Updated: Mar 20
A customer of ours recently picked up a 2000 Corvette. This car had been modified before he bought it and it now has a cammed 6.0. He felt his car was running a little rich and needed a transmission tune. He scheduled a tune online and drove the car to our shop for his appointment.
During our Pre Tune Inspection, we noticed something wasn’t right. Next, we’ll walk you through step by step how we diagnosed this issue.
**I’d like to point out that a Pre Tune Inspection is a crucial part of the tuning process, check out the results of this inspection, which led us to dig deeper.**
As part of our pre-tune check, we get a temperature reading from the primary tube of each cylinder's exhaust port. We noticed that on the rear passenger cylinder, temperatures read lower than we would expect to see, as documented in the attachment above.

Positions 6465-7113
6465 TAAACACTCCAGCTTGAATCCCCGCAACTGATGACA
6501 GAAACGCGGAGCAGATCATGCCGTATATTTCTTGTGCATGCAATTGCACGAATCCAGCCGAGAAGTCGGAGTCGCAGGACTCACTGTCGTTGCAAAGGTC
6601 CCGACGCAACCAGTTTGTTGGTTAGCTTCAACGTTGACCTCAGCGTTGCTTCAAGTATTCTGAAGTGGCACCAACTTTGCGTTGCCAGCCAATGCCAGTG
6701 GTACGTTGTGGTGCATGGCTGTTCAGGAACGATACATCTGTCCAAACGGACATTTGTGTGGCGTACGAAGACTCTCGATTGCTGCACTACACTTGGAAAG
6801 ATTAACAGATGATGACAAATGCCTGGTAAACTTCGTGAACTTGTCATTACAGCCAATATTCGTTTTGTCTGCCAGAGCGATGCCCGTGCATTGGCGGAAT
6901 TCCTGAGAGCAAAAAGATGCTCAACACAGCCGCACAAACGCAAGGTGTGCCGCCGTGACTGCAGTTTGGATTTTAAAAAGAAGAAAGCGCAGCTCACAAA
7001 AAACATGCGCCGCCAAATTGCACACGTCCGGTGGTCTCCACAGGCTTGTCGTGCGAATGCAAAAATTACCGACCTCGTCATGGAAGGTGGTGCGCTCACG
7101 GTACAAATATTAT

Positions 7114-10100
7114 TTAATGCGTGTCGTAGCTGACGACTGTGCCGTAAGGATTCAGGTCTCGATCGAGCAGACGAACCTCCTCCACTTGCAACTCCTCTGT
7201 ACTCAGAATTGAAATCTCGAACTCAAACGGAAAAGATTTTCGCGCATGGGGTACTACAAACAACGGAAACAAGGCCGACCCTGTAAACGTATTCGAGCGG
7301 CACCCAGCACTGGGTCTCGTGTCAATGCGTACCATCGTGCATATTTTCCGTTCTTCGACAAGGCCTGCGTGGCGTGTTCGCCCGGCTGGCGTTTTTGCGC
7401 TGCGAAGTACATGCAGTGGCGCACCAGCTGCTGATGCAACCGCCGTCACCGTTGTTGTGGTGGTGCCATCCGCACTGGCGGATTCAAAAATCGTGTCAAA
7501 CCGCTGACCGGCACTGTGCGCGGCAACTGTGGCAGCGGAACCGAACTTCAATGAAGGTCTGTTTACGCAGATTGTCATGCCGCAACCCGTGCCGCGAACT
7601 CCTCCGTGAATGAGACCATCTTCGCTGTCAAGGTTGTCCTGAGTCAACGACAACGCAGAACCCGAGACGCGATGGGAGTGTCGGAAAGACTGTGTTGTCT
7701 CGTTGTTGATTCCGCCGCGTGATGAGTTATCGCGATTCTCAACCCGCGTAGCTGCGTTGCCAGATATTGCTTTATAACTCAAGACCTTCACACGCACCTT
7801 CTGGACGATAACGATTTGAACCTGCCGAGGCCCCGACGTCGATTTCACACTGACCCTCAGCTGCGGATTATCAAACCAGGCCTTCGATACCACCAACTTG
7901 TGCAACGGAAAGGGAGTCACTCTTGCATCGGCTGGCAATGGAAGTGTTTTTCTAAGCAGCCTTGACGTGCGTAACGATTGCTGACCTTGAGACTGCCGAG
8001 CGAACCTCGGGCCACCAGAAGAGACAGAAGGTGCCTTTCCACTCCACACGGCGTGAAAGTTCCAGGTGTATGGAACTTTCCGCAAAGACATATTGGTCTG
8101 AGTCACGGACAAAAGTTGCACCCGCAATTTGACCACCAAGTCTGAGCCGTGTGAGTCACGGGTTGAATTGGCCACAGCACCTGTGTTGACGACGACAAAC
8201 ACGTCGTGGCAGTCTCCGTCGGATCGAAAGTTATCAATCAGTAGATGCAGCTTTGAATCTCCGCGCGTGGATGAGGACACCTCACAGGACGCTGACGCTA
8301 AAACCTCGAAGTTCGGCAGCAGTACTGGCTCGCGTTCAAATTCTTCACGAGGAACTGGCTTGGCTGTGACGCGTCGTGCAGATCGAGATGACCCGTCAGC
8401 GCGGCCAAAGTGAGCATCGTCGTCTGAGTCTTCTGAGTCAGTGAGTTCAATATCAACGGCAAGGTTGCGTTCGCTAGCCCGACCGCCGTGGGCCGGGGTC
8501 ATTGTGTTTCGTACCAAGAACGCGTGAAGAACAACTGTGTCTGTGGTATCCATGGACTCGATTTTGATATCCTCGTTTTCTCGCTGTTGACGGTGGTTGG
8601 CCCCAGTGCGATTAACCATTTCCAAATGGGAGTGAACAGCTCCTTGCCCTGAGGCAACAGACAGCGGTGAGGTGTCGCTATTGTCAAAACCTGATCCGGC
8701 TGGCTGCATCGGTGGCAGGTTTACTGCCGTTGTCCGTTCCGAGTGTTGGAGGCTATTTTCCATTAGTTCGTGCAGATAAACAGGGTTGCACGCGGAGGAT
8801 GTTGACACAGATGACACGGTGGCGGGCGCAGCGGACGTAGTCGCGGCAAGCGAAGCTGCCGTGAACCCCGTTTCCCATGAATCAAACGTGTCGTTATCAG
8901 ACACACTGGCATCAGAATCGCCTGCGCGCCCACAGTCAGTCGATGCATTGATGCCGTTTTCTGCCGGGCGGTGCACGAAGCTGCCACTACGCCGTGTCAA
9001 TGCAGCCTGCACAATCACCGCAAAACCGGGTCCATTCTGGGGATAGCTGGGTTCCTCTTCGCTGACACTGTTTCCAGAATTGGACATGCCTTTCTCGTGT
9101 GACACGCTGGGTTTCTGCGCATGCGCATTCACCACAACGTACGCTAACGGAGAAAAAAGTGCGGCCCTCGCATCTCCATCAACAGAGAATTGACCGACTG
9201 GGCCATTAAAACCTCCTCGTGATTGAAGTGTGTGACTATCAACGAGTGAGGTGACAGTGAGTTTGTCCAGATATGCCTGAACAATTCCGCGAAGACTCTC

The narrow-band o2 sensors were reporting that fuel trims are ~15% off from side to side indicating a balance issue between sides of the motor.
There was also an audible cranking pattern that may suggest a weak cylinder.
We began looking for the cause. We could hear the rear passenger's cylinder's injector pulsing, and the coil was firing. Our concern at this point, was that the cylinder may be weak or damaged, and our next step to troubleshoot was to do a compression test.
The customer agreed and we began a compression test. Upon pulling that spark plug, we noticed that it was soaked in fuel.
When we performed the compression test, we observed low compression on that cylinder.
Next we removed the valve cover, revealing a broken Yella Terra rocker arm.
Now it's time to help Alex get this thing back on the road!